Presentation shortening

2012-05-15 20:23
In an effort to make more room for more talks in our schedule for this year's Berlin Buzzwords we've asked quite a few people to shorten their presentation from 40min down to 20min. The thought behind it is to not only give more people a chance to talk on their work but also have those shorter talks focused down to the absolute essential information for people to learn.

However I've seen people give awesome 45min presentations fail miserably when forced to cut down their talk - and have myself delivered a very weak presentation at a 5min Ignite presentation.

As a result I thought it might be a good idea to share some thoughts on how to go about shortening your talk and still deliver a convincing performance:

First of all, don't take your usual 40min talk and cut away slides. As obvious as it may seem that this will result in poor slides it's still all too tempting to take a working long presentation and just throw away some content to make it shorter in time. What really happens however is that people either cut out the meat - which leaves you with a shallow brief introduction and not much else left - or the meat is left in with not much around to help listeners understand what the talk is all about. Also speakers might be tempted to leave well working jokes in: Don't without thinking twice - there are things that do take long to prepare, if you cut away all preparation the fun is gone as well. Some people cut down demos to just briefly skip to the browser and than switch back to the slides - if you like the demo and think it's worthwhile: Take your time to demo and shorten elsewhere. Noone benefits from briefly seeing a browser window with not much like an application in there.

So how to go about when asked to cut down your slides? First of all: Think about what is the main message that you want to deliver. What is the core piece of knowledge people should know when leaving your talk. From there build up your story and provide all the necessary detail for the audience to understand your talk.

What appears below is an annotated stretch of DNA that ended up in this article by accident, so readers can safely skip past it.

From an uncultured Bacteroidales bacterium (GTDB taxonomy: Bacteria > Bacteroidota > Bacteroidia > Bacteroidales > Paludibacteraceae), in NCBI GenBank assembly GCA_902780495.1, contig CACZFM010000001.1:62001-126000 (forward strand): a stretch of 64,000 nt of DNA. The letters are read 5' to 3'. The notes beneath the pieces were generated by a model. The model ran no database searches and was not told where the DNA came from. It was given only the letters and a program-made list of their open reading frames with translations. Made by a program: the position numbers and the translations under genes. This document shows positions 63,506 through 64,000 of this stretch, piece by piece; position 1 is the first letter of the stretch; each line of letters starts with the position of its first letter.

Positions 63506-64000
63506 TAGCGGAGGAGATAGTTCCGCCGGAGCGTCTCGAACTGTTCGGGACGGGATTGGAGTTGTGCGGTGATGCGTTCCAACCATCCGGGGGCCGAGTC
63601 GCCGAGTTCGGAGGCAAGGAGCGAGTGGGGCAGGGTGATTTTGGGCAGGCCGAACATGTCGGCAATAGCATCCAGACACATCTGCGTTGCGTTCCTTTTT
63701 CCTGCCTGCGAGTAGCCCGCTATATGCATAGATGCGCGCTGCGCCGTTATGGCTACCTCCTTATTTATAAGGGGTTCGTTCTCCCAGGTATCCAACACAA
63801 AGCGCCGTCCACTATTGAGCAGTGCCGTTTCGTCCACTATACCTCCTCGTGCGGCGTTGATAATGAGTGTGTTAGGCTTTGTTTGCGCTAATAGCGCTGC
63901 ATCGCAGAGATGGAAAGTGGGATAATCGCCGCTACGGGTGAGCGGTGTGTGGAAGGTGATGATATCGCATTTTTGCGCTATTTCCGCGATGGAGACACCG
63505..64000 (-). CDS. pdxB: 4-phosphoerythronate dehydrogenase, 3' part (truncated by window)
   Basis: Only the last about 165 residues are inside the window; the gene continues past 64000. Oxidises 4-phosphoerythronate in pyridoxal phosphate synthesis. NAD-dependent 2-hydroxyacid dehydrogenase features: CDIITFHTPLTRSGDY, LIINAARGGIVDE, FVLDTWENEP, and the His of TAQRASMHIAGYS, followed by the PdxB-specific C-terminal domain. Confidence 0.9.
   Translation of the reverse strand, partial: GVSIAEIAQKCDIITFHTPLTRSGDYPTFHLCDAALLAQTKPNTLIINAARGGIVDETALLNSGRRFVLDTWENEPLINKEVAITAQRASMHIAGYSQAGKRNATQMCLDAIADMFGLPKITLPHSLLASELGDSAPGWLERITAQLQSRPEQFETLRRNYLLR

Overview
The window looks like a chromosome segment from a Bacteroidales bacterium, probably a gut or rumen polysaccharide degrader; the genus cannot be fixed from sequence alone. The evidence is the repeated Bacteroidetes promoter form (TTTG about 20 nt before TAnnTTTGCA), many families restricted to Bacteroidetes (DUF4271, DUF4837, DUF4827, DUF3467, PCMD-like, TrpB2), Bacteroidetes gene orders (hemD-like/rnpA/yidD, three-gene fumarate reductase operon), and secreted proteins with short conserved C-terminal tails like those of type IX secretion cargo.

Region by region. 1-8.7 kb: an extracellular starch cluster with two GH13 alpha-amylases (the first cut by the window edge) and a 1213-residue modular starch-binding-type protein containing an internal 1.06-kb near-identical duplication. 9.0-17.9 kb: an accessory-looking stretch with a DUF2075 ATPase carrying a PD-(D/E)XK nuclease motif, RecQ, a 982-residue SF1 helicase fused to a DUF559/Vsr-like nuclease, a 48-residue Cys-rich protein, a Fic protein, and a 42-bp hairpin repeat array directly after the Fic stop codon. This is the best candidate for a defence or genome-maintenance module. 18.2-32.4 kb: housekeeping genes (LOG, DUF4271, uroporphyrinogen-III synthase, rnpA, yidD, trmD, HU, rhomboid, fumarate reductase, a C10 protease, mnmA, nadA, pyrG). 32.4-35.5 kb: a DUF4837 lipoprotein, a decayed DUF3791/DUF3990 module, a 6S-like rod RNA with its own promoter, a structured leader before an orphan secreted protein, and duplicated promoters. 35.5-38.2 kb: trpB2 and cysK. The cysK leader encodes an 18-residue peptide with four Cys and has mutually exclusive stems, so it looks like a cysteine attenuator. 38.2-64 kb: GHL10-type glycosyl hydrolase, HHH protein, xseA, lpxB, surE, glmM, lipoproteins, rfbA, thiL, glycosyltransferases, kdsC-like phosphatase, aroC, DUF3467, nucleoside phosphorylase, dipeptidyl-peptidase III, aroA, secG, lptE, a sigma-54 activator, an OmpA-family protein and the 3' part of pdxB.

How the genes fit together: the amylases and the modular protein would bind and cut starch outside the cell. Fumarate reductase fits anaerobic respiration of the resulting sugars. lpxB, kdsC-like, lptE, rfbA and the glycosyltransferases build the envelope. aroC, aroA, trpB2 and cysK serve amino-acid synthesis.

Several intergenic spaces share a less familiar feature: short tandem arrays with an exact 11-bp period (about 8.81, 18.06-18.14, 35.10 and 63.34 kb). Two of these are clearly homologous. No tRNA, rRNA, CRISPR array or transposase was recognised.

That does not necessarily mean throwing out all greek symbols because math is just to hard to explain briefly - if they are needed, leave them in, take the time for explanation and build up equations as you go.

Also it doesn't mean that you should cover the very basics only. Clearly label your talk as advanced whenever that is both appropriate and possible - build on your audience's knowledge without repeating all nitty gritty details. It can help to openly ask at the beginning simple yes/no questions and ask people to raise their hands to find out whether they are familiar with a certain technology or not. Knowing your attendees background can save you a lot of time when preparing a talk.

One final piece of advise: There's one book that once helped my a lot improve my own talks called Presentation Zen - if you don't know it yet, it certainly is well worth reading.

PS: Dear speakers, if you are reading this but have not yet fully read the speaker acceptance notification mail - please do so now - I promise it does contain information that is valuable for you to know in particular if your employer happens to sponsor your travel to the conference.

Berlin Buzzwords 2010 - Scalability conference June 7th/ 8th in Berlin

2010-05-14 15:48
The Berlin Buzzwords schedule was published a few days ago. There are tracks specific to the three tags search, store and scale. We have a fantastic mixture of developers and users of open source software projects that make scaling data processing today possible.

There is Steve Loughran, Aaron Kimball and Stefan Groschupf from the Apache Hadoop community. We have Grant Ingersoll, Robert Muir and the "Generics Policeman" Uwe Schindler from the Lucene community.

For those interested in NoSQL databases there is Mathias Stearn from MongoDB, Jan Lehnardt from CouchDB and Eric Evans, the guy who coined the term NoSQL one year ago.

The schedule has been published online. Visit the webpage and register for the conference - looking forward to seeing you in Berlin this summer!

Regular tickets are available online. In addition we offer student tickets: If you have a valid student ID, you are eligible for one of these tickets. Each costs 100,- Euro. We also have a special group ticket available: If you buy four tickets or more you are eligible for a discount of 25%, when purchasing 10 tickets or more the discount is 50%. Learn more at